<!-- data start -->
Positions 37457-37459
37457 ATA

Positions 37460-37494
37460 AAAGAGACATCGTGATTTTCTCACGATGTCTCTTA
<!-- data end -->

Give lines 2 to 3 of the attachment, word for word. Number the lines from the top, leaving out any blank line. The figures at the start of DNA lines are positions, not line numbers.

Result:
37457 ATA

Positions 37460-37494